4) Why should I be thankful to anyone again? I’ve said it before in this article (link) but I don’t want to ever be thankful to any politician whatsoever for doing what they are theoretically required to do, regardless of how well they do their job. If I see tangible improvement in a certain area, which I’m not seeing with Bassil so far, I point it out. If them doing their job is absolutely horrendous, Gaby Layoun comes to mind, then I’ll point it out as well. It is our duty as aware Lebanese people not to get carried away with political hype, especially if it comes pre-electorally, and be critical of what we hear and what politicians do. But never, ever, be eternally grateful for something someone should be doing regardless of what his or her predecessors did. Meaning: when I start practicing medicine, please don’t be eternally grateful for me curing you when you are paying me to do it.
5) Does it even make sense for politicians of the same political party to start thanking each other for their accomplishments on social media? What’s next, have Gaby Layoun thank Minister Sehanoui next week and have minister Bassil thank Layoun the week after that? How is ministerial twitter love-fest remotely acceptable?
6) If you’re from Batroun, you’d know that Gebran Bassil is being paraded around these days almost everywhere. Thank you Gebran Bassil posters are literally everywhere across my region (pictures). Why’s that? Because the man is going around the country, to every single place his ministry has started a project, to make sure the project gets affixed to his name forever. Why is he doing that in the first place? Because he knows he won’t be going back to the ministry next time and he doesn’t want his “achievements” to be affixed to anyone else’s name. Two questions can be asked here: Did he take “accomplishments” from previous ministers? And isn’t #thankbassil another extension of the media frenzy?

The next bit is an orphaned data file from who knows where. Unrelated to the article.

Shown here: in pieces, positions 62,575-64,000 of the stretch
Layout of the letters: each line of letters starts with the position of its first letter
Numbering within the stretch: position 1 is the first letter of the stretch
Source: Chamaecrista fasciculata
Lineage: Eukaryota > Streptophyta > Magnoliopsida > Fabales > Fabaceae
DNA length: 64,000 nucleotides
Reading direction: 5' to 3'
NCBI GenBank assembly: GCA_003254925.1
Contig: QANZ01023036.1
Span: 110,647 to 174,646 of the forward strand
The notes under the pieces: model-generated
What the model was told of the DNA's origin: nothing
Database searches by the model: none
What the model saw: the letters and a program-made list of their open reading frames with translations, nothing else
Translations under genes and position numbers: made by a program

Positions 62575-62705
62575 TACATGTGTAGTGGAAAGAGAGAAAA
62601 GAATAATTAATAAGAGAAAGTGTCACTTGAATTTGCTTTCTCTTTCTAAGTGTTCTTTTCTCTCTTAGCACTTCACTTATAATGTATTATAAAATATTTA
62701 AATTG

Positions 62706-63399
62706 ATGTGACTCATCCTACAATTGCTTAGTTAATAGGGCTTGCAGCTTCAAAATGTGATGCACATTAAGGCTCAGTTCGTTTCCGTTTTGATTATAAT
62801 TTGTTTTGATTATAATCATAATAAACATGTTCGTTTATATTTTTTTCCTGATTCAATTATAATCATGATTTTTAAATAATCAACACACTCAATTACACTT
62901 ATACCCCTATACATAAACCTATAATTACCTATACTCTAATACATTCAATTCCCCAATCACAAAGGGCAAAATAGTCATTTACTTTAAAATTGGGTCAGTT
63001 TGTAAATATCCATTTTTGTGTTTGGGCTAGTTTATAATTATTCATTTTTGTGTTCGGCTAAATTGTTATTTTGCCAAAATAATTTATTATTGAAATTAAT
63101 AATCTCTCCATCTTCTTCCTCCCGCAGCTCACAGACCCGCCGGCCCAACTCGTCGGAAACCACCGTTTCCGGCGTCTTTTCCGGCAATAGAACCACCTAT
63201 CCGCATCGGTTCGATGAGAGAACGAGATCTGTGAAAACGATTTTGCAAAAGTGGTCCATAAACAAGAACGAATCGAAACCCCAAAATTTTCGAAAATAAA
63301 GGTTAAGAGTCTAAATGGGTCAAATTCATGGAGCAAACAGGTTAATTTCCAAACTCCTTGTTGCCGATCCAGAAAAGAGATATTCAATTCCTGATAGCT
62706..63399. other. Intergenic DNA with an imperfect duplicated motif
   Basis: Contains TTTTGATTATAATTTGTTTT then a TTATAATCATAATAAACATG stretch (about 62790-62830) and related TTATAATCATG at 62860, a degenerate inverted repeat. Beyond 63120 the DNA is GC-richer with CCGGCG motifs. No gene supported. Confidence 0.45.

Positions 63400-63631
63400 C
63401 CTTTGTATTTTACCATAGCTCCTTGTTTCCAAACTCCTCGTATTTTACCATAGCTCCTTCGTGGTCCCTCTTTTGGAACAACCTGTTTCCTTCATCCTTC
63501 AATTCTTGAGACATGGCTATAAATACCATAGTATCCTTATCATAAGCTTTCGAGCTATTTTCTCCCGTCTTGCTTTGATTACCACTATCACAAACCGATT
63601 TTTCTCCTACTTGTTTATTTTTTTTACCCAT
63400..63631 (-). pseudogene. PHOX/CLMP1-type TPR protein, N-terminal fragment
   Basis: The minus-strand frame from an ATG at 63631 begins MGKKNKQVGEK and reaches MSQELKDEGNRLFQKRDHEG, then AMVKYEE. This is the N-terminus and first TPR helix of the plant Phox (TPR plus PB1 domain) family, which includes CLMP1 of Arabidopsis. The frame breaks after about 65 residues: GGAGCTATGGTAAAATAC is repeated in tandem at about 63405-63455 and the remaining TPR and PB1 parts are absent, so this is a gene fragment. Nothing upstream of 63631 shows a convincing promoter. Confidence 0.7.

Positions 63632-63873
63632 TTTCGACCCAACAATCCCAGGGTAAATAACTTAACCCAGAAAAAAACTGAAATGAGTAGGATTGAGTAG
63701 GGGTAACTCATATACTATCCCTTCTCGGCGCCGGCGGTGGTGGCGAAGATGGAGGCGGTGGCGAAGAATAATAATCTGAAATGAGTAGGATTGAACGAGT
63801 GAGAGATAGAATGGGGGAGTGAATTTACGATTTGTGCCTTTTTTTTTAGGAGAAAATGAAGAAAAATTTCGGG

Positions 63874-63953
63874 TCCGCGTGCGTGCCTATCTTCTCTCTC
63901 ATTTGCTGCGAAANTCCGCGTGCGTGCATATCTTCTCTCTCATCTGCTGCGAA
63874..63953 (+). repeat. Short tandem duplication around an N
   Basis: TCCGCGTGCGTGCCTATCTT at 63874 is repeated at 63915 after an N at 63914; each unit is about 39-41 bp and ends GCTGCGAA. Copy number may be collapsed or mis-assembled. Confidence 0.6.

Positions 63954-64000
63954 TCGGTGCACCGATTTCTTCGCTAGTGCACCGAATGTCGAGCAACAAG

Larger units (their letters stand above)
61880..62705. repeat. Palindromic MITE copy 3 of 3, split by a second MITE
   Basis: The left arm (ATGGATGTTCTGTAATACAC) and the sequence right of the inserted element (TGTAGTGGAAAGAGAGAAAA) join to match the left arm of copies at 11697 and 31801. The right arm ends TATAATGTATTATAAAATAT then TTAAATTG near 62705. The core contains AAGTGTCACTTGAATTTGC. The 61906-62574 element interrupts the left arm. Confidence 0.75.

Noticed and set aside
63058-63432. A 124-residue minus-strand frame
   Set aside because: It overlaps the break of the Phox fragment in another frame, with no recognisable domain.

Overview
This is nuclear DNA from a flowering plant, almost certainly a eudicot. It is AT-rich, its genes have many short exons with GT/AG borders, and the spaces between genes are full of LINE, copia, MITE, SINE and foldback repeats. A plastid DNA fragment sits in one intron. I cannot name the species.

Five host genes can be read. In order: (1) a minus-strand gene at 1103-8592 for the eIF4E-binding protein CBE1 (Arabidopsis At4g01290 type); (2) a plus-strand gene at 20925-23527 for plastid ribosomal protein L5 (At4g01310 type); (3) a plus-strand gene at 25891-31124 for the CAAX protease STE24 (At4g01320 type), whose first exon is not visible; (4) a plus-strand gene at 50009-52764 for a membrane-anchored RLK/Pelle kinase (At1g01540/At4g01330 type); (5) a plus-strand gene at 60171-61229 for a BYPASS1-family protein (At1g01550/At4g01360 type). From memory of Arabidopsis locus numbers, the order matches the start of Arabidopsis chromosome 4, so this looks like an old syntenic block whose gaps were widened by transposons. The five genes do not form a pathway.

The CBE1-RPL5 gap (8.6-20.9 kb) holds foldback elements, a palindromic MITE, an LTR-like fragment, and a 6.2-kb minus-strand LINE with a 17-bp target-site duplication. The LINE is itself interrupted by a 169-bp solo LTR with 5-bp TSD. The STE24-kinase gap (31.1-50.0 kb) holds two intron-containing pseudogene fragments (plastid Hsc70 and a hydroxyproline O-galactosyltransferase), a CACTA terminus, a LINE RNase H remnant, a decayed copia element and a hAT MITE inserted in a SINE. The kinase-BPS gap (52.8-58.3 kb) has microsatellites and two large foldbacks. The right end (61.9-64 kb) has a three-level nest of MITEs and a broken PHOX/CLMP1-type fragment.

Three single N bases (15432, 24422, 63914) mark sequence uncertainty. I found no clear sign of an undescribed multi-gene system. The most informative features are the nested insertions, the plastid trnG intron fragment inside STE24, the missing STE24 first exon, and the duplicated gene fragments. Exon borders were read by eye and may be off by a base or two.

7) Last but not least, if you’re from Batroun as well, you’d remember a little book that was also distributed across the region in 2009 ahead of the parliamentary elections to list Gebran Bassil’s achievements. Sounds familiar, right? Well, that little book was not only trashed, it was torn apart by criticism because it was so bloated and full of achievements that were not simply true. That little book was one of the reasons Gebran Bassil lost the elections in 2009. If you’re not from Batroun, now you know.
I met Gebran Bassil a while back at my hometown’s local church hall as he paid his respect to a deceased relative. He is very good friends with my aunt who was his classmates all through school days. He was more receptive to me than I was to him. He even joked that I wasn’t “apparently with them.” I laughed as he tapped me on the shoulder to tell me it’s okay.
For the record, I don’t think he’s a bad man. On the contrary, he seemed quite friendly and I wouldn’t mind having a chit-chat with him sometimes away from all the townspeople who couldn’t wait to touch his holy suit. We might end up at each other’s throat but that’s fine.
However, I do think he is a grating politician. Is he corrupt? Perhaps he is. I can tell you about the old houses being traded around Batroun or the aquifer water well permits being handed out to people as easy as saying A. But he is definitely not the worst and most corrupt of politicians to roam this country. Batroun has better examples to give to that. Kolestone, anyone?
It all boils down to what Twitter user @MWNader said yesterday: You can buy ministries but you cannot buy chemistry.
Refer to Fouad Sanioura for further details.